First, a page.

The Therapeutic Potential of Horticulture and Gardening

04 Mar 2024

Ability Garden's mission to nurture inclusion, wellness and community through green spaces

By Madison Bailey 

The smell of fresh air. A cool breeze on your face. The warm shining sun. Picture transforming a tiny seed into a luscious tomato, nurtured by your own hands. Or sharing the bounty of fresh, homegrown produce with friends. Gardening brings life and joy to many people, but it can indeed be a daunting task for those facing barriers like limited mobility, chronic pain, sensory issues, visual impairments, or other disabilities.  

Without raised beds and other accommodations, the benefits of these gardens may not reach everyone. Fortunately, Ability Garden (located at The Arboretum in New Hanover County) stands dedicated to serving individuals with disabilities and those in isolated areas, seeking to embrace the diverse needs of its community. 

In its 25 years of existence, Ability Garden has evolved into a space where people can enhance mobility, motor skills, cognitive functions, and physical and mental health. From selecting the right plants and containers to adapting garden tools and spaces to accommodate diverse abilities and needs, gardening is not just a task here; it's a therapeutic activity meant to be enjoyable, free from unnecessary stress.

Heather Kelejian, the current Executive Director, notes that the garden's focus is on engaging in nature activity that can benefit anyone, regardless of their position on the wellness spectrum.  

"The initial goal was to provide a welcoming space for people with disabilities, leading to our equity-focused outreach to low-income communities," says Kelejian. "Unlike traditional horticultural therapy that addresses specific issues, Ability Garden's inclusive approach ensures that everyone, regardless of stress levels or clinical needs, finds something beneficial in our programs."


Visitors to the New Hanover Arboretum can witness the transformative power of green spaces firsthand, from the serene Japanese garden to its stunning koi pond and seasonal blooming flowers. Special needs classes, rehabilitation and support groups, adult care services, summer camps, and various community groups can schedule visits to partake in nature-based activities. A typical session at the garden spans one and a half hours, offering participants a guided walk through the enchanting gardens, immersing them in the therapeutic ambiance of the natural surroundings. There are also hands-on table-top planting session that fosters a connection with nature, providing a tangible, memorable engagement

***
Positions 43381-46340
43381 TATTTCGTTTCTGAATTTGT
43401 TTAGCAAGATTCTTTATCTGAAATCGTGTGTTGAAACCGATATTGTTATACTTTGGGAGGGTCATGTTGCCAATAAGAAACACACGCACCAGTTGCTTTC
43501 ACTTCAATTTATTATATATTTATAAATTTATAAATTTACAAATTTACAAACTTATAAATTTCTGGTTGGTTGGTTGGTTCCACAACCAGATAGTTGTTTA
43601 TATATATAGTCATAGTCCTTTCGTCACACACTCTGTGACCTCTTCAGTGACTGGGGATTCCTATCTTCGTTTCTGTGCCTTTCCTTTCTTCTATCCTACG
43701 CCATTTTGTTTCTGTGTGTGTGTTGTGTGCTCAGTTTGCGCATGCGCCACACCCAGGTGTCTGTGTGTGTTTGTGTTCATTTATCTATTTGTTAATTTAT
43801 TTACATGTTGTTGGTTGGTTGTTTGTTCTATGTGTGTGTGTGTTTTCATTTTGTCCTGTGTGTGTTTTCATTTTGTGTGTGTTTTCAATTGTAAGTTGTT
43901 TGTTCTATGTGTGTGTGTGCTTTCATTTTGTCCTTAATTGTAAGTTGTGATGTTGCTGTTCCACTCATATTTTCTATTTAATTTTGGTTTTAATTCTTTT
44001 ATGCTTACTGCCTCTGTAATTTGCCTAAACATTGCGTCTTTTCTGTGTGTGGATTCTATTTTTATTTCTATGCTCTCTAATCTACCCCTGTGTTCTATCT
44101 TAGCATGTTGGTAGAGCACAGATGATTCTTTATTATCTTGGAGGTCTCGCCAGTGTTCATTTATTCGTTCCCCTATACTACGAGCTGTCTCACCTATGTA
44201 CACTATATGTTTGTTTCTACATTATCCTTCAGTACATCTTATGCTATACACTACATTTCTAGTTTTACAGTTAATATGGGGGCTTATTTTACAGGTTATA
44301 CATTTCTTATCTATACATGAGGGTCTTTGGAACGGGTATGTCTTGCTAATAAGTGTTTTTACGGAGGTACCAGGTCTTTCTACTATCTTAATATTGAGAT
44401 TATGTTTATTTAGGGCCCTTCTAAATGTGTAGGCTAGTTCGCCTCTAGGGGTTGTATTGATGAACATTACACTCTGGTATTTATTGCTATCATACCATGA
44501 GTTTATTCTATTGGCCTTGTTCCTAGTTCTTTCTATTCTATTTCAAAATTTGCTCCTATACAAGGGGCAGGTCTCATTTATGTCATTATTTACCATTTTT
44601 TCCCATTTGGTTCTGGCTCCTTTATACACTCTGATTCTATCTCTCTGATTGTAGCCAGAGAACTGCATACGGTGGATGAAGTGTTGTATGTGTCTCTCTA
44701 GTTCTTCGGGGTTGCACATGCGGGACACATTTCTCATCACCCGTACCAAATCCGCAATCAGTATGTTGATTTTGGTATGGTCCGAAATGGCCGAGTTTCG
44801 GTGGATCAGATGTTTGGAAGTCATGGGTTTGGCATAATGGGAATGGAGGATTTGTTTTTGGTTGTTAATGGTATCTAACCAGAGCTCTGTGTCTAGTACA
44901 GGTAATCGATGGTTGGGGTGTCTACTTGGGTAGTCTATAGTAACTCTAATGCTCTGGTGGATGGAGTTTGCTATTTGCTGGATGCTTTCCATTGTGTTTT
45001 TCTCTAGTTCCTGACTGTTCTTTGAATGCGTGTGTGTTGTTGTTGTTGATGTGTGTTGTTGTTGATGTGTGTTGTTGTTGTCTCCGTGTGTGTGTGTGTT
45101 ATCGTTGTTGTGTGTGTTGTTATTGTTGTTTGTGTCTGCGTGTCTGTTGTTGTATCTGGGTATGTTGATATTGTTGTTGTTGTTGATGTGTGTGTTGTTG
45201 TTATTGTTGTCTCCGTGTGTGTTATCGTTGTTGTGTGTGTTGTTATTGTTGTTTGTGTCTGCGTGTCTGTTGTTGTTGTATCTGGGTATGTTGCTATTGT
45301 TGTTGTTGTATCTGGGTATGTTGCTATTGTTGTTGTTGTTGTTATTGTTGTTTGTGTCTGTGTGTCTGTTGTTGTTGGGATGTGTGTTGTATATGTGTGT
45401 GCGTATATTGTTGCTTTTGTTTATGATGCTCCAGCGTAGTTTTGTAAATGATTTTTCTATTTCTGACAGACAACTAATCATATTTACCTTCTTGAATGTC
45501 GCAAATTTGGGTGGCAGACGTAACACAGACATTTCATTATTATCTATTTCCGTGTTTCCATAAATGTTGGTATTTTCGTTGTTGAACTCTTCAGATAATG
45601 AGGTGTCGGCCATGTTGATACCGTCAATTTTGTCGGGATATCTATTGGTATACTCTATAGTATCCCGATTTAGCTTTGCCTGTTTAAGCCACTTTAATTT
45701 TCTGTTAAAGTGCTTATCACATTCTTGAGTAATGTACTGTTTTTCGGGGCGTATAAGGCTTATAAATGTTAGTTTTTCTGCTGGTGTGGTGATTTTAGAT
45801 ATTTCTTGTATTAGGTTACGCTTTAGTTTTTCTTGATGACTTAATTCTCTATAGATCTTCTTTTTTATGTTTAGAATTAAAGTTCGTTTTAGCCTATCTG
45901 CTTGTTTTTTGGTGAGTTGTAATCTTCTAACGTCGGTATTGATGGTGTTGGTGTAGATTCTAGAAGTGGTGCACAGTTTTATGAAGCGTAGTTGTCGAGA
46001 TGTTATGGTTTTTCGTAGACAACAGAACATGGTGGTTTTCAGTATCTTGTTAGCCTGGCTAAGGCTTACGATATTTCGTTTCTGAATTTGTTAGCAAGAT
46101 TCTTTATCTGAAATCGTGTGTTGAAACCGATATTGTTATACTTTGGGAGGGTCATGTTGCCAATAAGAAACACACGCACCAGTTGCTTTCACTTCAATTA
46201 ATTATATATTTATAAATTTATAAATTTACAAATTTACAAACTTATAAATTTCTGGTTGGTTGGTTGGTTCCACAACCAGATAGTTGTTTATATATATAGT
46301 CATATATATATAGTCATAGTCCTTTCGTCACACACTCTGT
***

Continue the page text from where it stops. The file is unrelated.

with horticulture.

As a part of NC State Extension, the program is actively involved in a collaborative partnership with the university, striving to create valuable resources for those keen on unlocking the therapeutic potential of horticulture and gardening. As outlined by NC State Extension, horticultural therapy gardens are meticulously designed to cater to client treatment objectives, all while serving as hubs for horticultural activities. These carefully curated gardens are purposefully structured to empower clients, encouraging their active involvement in nurturing plant material and cultivating a hands-on, immersive, and therapeutic atmosphere.

"We harness the power of gardens and the broader natural environment in our services, catering to a diverse range of individuals, including older adults and children,” says Kelejian. “We use various approaches to integrate nature into our programs. This involves a spectrum of activities, from environmental education initiatives to engaging hands-on projects that promote a holistic connection with the natural world." 


In addition to their scheduled sessions, the organization promotes community engagement through "Open Community Groups." These groups welcome adults of all ages and abilities for socialization and vocational horticulture activities. Through interviews, individuals express their personal goals, ensuring a tailored fit. The dedicated staff conducts insightful sessions on a diverse range of topics, including gardening as therapy, school gardens, and the intersection of gardening and art.

Ability Garden's initiatives also contribute to a broader vision for incorporating green spaces in the local area. The organization offers workshops for educators, counselors, social workers, and Master Gardeners, extending the impact beyond individual participants to the wider community. These workshops share best practices for integrating therapeutic horticulture into diverse settings, promoting the incorporation of green spaces in educational and support programs.

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